It may be a great year for wild flowers. Maybe at the California Poppy Reserve, too.
How and when did you become one?
A lot of interesting responses.
As some note there, to me the biggest deal with the release of the CRU data five years ago wasn’t (just) the duplicity and unscientific behavior revealed in the emails, but the utter crap that was the source code of the computer models. It was clear that it was not done by anyone familiar with computer science, numerical methods, or modeling, and the notion that we should have any confidence whatsoever in their output was societally insane. In terms of Matthews’ paper, I’d put myself somewhere between “lukewarmer” and “moderate skeptic.”
[Update a couple minutes later]
Starting to read through the comments. Here’s just one horror story:
Most of the claims being made by climate change advocates appear to run contrary to basic meteorology. As I’ve been attacked personally and professionally for offering contrary views, I decided to leave the field. I will defend my Atmospheric Science PhD thesis and walk away. It’s become clear to me that it is not possible to undertake independent research in any area that touches upon climate change if you have to make your living as a professional scientist on government grant money or have to rely on getting tenure at a university. The massive group think that I have encountered on this topic has cost me my career, many colleagues and has damaged my reputation among the few people I know in the field. I’m leaving to work in the financial industry. It’s a sad day when you feel that you have to leave a field that you are passionately interested in because you fear that you won’t be able to find a job once your views become widely known. Until free thought is allowed in the climate sciences, I will consider myself a skeptic of catastrophic human induced global warming.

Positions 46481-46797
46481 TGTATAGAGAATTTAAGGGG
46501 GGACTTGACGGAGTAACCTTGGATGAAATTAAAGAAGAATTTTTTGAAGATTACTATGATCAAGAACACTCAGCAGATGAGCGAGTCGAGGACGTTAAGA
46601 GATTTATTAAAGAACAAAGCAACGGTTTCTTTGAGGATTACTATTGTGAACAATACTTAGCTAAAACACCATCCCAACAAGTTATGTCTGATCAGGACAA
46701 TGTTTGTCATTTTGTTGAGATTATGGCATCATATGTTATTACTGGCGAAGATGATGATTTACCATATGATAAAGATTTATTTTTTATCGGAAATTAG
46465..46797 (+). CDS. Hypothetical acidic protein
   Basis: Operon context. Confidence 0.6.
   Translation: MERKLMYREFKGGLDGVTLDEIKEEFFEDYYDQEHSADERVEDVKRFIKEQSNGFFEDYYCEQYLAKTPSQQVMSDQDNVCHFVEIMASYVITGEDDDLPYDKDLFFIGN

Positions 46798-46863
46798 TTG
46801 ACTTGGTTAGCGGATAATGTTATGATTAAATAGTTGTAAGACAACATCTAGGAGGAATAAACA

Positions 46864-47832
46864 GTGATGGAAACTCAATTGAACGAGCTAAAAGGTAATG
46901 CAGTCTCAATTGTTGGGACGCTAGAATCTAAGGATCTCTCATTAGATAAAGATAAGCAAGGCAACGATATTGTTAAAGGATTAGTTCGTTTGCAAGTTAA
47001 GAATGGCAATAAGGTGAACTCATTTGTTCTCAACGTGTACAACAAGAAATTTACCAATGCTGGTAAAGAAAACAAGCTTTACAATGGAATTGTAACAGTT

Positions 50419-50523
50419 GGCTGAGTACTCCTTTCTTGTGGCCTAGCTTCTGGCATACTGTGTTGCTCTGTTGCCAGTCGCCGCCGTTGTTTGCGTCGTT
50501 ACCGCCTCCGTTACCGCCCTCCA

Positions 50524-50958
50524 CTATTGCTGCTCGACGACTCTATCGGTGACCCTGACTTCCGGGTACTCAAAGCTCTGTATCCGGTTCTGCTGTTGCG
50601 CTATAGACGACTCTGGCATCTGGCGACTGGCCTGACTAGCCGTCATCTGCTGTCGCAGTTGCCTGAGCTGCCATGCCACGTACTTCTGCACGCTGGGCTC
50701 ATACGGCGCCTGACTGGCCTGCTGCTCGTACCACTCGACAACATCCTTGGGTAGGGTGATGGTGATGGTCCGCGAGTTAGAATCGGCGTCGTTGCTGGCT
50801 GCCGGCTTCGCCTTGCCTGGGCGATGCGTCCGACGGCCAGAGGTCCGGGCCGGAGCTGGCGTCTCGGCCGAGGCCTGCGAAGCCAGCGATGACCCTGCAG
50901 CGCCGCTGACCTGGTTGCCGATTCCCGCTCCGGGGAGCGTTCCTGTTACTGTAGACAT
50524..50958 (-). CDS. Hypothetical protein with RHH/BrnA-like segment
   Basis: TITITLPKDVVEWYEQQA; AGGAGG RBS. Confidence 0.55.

Yup. Totally, totally politicized. It’s not a science any more. Unless you think that Lysenko was a scientist.
How they change rivers.
An investigation into the physics, with slo-mo video.
A tour of the solar system, and history, from Homer Hickam.
It was a challenge to hang a bird feed that they couldn’t get at. I did it by building a platform above it that they couldn’t get below.
…with an “undercurrent of cheesiness.” It looks like, as with Gravity, it will be beautifully annoying.
Visible in most of the US and Canada this afternoon.